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Mesenchymal stem/stromal cell-based therapy fails to provide clinical benefit in K/BxN serum transfer-induced arthritis

M Lopez-Santalla(1,2) C Conde(3) A Rodriguez-Trillo(3) J A Bueren(1,2) M I Garin(1,2)

1:Division of Hematopoietic Innovative Therapies, Biomedical Innovation Unit, Centro de Investigaciones Energéticas Medioambientales y Tecnológicas (CIEMAT) and Centre for Biomedical Network Research on Rare Diseases (CIBER-ER); 2:Advanced Therapy Unit, Health Research Institute-Fundación Jiménez Díaz University Hospital, Universidad Autónoma de Madrid (IIS-FJD, UAM), Madrid, Spain.; 3:Laboratorio de Reumatología. Experimental y Observacional, Instituto de Investigación Sanitaria de Santiago (IDIS), Hospital Clínico Universitario de Santiago de Compostela (CHUS), SERGAS, Santiago de Compostela, Spain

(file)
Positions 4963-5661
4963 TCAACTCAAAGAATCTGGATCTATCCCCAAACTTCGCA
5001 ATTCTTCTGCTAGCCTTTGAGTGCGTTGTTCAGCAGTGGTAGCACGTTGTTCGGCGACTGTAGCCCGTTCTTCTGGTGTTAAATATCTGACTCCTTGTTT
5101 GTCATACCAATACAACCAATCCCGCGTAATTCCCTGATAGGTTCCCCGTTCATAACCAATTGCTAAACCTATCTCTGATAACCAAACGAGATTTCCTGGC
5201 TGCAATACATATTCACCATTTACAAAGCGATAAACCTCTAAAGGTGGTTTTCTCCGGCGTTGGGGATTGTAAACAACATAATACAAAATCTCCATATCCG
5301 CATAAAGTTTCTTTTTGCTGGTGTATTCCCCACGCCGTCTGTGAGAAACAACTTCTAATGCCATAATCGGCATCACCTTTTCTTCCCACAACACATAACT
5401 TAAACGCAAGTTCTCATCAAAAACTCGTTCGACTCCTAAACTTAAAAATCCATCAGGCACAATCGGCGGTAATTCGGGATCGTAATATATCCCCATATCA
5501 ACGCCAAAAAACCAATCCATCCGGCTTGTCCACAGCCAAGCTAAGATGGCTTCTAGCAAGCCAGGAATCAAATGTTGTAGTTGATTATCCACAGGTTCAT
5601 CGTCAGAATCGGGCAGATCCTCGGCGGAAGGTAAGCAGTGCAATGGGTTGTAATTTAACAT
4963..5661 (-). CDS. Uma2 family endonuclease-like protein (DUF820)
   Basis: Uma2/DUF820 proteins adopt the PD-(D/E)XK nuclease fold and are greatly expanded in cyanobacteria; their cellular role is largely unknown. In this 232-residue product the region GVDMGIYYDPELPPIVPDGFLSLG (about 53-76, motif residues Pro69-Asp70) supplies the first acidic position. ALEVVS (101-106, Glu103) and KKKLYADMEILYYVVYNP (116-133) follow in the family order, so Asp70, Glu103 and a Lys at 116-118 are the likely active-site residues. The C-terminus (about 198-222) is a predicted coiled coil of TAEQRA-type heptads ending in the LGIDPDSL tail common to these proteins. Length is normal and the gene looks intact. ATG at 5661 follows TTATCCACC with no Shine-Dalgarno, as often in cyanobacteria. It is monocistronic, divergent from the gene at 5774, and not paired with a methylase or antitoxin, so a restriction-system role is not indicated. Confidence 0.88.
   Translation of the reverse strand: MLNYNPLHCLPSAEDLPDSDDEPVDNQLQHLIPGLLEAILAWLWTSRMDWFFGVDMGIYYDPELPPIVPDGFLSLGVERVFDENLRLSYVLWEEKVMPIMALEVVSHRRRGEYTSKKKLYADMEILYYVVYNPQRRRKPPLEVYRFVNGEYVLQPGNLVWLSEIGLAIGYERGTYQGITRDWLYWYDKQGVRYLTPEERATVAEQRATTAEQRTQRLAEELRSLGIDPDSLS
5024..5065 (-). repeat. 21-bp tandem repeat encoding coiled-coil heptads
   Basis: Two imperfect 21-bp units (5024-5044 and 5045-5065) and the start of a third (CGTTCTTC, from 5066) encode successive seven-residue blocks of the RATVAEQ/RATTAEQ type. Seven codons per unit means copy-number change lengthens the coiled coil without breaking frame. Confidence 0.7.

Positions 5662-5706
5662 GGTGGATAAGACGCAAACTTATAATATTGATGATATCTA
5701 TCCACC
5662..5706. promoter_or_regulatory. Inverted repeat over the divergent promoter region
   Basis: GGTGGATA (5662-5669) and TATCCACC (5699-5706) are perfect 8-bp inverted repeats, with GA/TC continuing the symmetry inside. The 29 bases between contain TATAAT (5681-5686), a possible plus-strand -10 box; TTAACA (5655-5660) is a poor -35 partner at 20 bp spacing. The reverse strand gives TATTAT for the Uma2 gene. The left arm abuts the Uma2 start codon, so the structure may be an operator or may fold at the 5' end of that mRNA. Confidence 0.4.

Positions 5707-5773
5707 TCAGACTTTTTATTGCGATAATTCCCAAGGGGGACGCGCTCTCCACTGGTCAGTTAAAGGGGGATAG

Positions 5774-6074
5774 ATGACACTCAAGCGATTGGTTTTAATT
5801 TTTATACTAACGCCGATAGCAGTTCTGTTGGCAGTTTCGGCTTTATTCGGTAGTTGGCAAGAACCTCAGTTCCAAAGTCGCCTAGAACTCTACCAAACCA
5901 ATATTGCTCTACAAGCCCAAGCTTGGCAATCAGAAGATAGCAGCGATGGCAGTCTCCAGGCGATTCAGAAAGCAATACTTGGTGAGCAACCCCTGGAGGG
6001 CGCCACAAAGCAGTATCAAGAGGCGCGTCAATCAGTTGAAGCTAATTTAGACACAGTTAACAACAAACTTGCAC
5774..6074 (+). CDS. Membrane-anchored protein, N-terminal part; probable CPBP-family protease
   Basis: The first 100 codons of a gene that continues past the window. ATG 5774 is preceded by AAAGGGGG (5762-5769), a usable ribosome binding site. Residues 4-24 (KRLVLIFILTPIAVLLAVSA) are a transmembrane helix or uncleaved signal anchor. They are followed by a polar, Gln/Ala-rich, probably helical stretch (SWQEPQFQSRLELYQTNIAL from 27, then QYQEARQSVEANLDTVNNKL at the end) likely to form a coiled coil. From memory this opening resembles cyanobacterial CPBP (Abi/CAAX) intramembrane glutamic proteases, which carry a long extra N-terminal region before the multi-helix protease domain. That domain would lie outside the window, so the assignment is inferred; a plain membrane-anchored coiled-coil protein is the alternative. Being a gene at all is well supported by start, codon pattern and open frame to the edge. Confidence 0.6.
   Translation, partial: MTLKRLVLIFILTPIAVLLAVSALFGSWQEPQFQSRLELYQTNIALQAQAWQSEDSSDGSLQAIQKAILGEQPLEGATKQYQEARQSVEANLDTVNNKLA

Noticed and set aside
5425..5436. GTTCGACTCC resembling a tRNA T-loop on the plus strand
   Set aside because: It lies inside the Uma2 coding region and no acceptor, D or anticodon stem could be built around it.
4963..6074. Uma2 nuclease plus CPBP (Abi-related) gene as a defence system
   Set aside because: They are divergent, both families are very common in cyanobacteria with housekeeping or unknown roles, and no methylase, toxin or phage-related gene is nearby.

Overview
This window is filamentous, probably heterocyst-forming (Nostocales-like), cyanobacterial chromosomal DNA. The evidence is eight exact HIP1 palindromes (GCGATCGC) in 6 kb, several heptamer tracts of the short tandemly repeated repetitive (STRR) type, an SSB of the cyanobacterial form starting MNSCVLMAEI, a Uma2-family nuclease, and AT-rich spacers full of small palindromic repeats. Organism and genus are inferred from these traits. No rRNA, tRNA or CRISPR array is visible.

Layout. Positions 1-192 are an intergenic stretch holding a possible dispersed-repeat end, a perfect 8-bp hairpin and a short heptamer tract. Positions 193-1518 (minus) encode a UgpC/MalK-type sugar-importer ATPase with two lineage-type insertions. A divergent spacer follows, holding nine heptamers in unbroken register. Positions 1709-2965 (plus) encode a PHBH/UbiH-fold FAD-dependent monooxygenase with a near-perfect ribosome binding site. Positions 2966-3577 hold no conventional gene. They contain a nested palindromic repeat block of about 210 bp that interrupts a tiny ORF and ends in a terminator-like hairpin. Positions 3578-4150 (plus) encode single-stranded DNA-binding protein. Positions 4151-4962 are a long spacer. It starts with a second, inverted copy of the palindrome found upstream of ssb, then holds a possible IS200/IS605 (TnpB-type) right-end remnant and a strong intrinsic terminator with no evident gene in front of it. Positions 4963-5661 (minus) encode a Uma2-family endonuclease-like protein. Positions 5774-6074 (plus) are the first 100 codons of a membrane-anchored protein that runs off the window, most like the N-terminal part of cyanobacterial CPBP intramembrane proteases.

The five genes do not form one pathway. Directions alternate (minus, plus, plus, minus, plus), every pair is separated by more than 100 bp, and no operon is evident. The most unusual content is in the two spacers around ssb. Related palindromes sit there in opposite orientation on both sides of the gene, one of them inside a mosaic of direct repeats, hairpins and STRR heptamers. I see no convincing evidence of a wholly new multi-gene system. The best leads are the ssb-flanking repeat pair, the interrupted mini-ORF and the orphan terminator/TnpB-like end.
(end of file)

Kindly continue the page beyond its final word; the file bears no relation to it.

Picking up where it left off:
Rheumatoid arthritis (RA) is an immune-mediated disorder caused by loss of immunological self-tolerance that generates systemic and chronic inflammation in synovial tissues that finally leads to cartilage and bone destruction. Despite advances in understanding the aetiology of RA and novel biologic drugs, a substantial number of individuals with RA remains intolerant or resistant to these therapies. Hence, development of new therapeutic approaches are highly needed and, in this sense, mesenchymal stem/stromal cells (MSCs)-based therapy has emerged as a new alternative treatment for RA patients thanks to their well described immunomodulatory properties. The majority of preclinical studies in MSC-based therapy have been conducted using the well-known collagen-induced arthritis (CIA) mouse model. However, the low incidence of the disease in commonly used mouse strains in immunological studies, the prolonged induction phase, together with the restriction of mouse strains that are susceptible to developing arthritis have led to the development of alternative experimental models of RA. In this sense, the K/BxN serum transfer-induced arthritis (STIA) model has been developed as a very useful in vivo model that mimics many human RA disease characteristics. In this study, we aimed to evaluate the immunomodulatory potential of allogeneic adipose-derived MSC-based therapy in the K/BxN STIA model. Unexpectedly, our data suggest that allogeneic adipose-derived MSC therapy was unable of modulating the progression of the disease despite various experimental parameters tested.

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